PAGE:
The Tea Party congressman who went after a National Park Service ranger during the 2013 government shutdown has apparently had a change of heart.
CNN reported Friday that a little more than two weeks after an altercation at the National World War II Memorial in Washington, Rep. Randy Neugebauer (R-Texas) issued a formal apology to the director of the National Park Service. The letter did not go to the ranger directly, as that person requested to stay anonymous, a Neugebauer spokesperson said.
In the letter, Neugebauer admitted that he put the park ranger in an "uncomfortable position" with a tone that was "inappropriate."
"I regret how I handled that situation, and I would like to offer you my apologies," he added, according to CNN.
Back on Oct. 2, Neugebauer accosted the park ranger for refusing to let veterans have access to the memorial. The exchange went as follows, per NBC Washington:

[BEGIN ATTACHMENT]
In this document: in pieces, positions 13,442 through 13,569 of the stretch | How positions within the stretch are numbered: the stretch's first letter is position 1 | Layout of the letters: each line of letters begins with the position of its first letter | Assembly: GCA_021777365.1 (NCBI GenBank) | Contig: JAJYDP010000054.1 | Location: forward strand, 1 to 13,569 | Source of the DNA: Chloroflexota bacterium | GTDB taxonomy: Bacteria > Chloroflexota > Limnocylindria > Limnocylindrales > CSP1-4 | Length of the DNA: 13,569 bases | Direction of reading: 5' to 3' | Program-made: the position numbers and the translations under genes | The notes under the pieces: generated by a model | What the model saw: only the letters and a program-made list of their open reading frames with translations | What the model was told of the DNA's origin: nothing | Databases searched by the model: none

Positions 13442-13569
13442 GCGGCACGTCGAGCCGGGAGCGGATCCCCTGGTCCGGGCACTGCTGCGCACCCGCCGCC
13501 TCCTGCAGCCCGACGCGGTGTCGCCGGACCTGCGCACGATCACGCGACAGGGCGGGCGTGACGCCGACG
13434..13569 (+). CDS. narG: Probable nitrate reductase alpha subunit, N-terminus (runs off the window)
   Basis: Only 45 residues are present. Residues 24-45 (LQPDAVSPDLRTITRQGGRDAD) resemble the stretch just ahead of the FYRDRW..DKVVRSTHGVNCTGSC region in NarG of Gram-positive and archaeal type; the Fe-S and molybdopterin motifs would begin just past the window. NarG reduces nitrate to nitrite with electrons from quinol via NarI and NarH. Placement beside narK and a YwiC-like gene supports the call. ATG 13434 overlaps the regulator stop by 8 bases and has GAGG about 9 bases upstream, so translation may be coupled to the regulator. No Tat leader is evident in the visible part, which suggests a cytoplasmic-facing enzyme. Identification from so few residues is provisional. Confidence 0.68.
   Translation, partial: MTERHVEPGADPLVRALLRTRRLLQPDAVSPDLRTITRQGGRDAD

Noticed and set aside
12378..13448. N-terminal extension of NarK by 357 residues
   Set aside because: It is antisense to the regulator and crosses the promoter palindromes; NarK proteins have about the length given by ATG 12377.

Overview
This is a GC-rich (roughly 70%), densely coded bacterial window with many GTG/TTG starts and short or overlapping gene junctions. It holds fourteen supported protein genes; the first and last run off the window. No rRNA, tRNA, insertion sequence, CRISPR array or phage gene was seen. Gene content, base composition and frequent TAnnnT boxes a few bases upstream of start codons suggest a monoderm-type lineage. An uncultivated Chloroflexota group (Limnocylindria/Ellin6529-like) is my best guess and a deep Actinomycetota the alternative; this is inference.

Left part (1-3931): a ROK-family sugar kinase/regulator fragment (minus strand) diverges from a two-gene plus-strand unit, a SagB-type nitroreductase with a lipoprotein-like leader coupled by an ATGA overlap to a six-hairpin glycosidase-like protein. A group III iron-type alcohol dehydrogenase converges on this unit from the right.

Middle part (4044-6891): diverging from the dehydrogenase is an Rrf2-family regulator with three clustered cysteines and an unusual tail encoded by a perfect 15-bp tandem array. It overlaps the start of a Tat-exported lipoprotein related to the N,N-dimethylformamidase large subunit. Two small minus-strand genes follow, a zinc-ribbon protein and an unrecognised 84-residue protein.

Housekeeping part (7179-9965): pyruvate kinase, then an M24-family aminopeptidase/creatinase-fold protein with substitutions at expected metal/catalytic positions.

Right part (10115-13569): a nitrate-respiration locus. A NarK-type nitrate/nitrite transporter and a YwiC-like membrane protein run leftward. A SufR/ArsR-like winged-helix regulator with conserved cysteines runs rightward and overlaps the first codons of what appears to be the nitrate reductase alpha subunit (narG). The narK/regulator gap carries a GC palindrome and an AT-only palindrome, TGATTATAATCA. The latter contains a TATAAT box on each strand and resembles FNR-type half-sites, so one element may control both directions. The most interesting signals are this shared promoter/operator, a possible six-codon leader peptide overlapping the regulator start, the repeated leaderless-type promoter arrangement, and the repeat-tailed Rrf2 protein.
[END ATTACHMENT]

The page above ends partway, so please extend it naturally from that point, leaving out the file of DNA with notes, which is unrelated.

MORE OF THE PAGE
"How do you look at them and ... deny them access?" said Neugebauer. He, with most House Republicans, had voted early Sunday morning to pass a funding measure that would delay the Affordable Care Act, a vote that set up a showdown with the Senate and President Barack Obama. With the parties unable to agree on how to fund the federal government, non-essential government functions shut down Tuesday.
"It's difficult," responded the Park Service employee.
"Well, it should be difficult," replied the congressman, who was carrying a small American flag in his breast pocket.
"It is difficult," responded the Park Service employee. "I'm sorry, sir."
"The Park Service should be ashamed of themselves," the congressman said.
"I'm not ashamed," replied the ranger.
Neugebauer was one of 144 House Republicans who voted no Wednesday night to fund the government through Jan. 15, raise the debt ceiling through Feb. 7 and avert default. In a statement released after the bill passed, Neugebauer claimed that he could not vote yes without "securing any reforms to our runaway spending."